Labour is apparently close to endorsing a tax on sugary drinks – with health spokeswoman Annette King saying there is growing evidence and support for such a measure.
Once again Labour looks to steal a policy from the Greens and move further to the left.
The commission – co-chaired by the Prime Minister’s chief science adviser Professor Sir Peter Gluckman – cited research by Mexican health officials on the 10 per cent surcharge on sugary drinks that was introduced there three years ago.
Health advocates and some Mexican senators are now urging for that tax to be doubled, as sales of fizzy drinks have largely recovered after an initial drop.
So the tax has failed, which means the activists demand it be increased. If the tax reduces consumption they will demand it be retained as working, and if it fails to reduce consumption they demand it be doubled!
And as it happens the focus is on the wrong thing. If you want to reduce obesity you need to reduce calories, not just one small source (1.6% on average) of calories.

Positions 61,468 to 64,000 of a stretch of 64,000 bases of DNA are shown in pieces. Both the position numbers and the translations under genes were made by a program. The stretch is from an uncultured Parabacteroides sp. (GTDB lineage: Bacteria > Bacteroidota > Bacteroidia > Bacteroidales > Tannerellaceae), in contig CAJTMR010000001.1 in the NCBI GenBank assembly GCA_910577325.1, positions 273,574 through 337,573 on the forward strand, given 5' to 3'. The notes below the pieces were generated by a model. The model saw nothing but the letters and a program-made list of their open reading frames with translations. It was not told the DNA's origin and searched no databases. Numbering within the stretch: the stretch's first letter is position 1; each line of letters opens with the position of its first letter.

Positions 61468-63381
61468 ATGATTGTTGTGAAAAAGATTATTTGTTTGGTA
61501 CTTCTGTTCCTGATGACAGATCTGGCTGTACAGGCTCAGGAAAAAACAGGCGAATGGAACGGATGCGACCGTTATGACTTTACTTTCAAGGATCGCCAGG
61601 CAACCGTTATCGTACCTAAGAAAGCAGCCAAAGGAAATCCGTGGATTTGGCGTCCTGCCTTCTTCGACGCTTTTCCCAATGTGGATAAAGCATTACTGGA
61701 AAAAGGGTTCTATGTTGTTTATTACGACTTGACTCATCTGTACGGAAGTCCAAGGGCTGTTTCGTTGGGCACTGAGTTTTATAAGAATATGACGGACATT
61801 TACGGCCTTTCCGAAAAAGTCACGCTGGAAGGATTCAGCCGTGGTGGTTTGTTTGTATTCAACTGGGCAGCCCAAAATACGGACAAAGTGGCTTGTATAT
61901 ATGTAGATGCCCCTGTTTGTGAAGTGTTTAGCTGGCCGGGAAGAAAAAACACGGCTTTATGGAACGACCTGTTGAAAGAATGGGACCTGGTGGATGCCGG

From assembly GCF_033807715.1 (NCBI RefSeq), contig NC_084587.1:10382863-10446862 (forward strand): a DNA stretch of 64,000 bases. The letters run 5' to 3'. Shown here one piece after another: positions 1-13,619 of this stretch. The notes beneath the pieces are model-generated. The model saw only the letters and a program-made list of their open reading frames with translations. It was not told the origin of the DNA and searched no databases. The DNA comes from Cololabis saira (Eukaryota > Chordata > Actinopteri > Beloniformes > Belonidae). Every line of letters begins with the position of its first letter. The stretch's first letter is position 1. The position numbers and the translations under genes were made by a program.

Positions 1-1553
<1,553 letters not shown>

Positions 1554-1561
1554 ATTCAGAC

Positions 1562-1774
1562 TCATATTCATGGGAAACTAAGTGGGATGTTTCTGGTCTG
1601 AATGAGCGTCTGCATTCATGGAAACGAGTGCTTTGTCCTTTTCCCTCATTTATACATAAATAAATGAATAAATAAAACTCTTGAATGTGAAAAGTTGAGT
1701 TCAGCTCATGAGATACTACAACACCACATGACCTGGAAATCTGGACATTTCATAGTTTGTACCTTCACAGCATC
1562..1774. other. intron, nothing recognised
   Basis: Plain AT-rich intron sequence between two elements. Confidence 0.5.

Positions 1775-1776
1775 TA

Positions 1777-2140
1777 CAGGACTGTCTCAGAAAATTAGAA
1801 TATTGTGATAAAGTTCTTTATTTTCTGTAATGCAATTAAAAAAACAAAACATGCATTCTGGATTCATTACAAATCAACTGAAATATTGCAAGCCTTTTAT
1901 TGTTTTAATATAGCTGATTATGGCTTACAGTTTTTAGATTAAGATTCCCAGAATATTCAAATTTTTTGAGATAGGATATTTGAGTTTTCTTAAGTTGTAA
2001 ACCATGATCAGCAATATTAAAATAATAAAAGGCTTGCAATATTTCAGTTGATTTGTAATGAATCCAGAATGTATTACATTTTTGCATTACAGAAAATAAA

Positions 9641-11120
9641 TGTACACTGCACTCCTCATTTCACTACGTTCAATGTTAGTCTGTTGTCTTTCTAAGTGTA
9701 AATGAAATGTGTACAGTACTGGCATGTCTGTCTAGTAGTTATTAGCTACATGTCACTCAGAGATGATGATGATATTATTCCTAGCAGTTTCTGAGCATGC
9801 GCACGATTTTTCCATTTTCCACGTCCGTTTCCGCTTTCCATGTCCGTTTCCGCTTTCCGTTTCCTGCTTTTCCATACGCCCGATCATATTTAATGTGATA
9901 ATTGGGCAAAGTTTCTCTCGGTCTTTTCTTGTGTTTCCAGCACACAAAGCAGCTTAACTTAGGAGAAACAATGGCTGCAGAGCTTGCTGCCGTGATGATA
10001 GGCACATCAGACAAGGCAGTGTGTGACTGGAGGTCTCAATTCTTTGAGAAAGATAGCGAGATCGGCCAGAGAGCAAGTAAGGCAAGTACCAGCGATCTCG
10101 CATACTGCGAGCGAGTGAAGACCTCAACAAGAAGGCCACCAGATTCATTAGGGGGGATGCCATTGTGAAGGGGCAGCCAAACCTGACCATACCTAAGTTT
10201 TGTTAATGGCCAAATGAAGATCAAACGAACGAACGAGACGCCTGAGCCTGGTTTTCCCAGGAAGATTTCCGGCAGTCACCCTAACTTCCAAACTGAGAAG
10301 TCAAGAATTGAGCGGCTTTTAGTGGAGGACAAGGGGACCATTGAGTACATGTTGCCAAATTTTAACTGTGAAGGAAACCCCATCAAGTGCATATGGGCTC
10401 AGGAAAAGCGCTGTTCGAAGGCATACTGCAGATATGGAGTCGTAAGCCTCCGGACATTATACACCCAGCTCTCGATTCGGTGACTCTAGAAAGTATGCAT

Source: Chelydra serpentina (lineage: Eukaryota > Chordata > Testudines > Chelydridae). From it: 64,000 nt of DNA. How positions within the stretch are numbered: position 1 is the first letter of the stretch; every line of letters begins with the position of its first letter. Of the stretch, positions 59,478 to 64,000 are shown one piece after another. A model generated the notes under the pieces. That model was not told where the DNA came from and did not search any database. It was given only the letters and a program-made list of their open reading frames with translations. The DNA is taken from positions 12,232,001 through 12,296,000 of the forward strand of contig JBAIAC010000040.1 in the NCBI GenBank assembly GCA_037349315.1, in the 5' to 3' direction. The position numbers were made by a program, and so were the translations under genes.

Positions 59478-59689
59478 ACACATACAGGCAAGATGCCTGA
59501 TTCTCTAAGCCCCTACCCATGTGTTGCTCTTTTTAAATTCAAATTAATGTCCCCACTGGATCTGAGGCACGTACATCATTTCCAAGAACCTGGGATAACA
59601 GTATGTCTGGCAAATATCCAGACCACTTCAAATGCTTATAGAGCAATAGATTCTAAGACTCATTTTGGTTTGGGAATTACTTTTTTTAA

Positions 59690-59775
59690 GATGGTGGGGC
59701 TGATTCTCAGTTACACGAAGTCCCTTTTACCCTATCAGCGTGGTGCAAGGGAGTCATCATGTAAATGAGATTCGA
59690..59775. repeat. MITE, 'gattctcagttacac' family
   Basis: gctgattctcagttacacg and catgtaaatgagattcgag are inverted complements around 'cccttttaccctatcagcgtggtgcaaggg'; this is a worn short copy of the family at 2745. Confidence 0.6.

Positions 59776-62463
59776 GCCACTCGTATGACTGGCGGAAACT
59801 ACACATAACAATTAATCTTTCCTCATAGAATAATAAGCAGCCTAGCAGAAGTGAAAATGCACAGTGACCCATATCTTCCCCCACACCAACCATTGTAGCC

In NZ even if a sugar tax reduced consumption of soda drinks by 10% (being generous) it would reduce average daily calories by 3 a day!! Now the activists will argue obese people drink more soda drinks that the average. So let us again be generous and assume an obese person drinks twice as much as the average. They will consume six fewer calories a day!
And this is all dependent on a third generous assumption – that there is no substitution.
So how long does it take for a sugar tax to get someone who is obese to be non-obese?
Well if we make the three generous assumptions of:
- A sugar tax will reduce soda consumption by 10%
- An obese person drinks twice as many sodas as the average person
- There will be zero substitution
The sugar tax will take 64 years to get an obese person non-obese!!
Remember this when Labour announces their support for a new tax.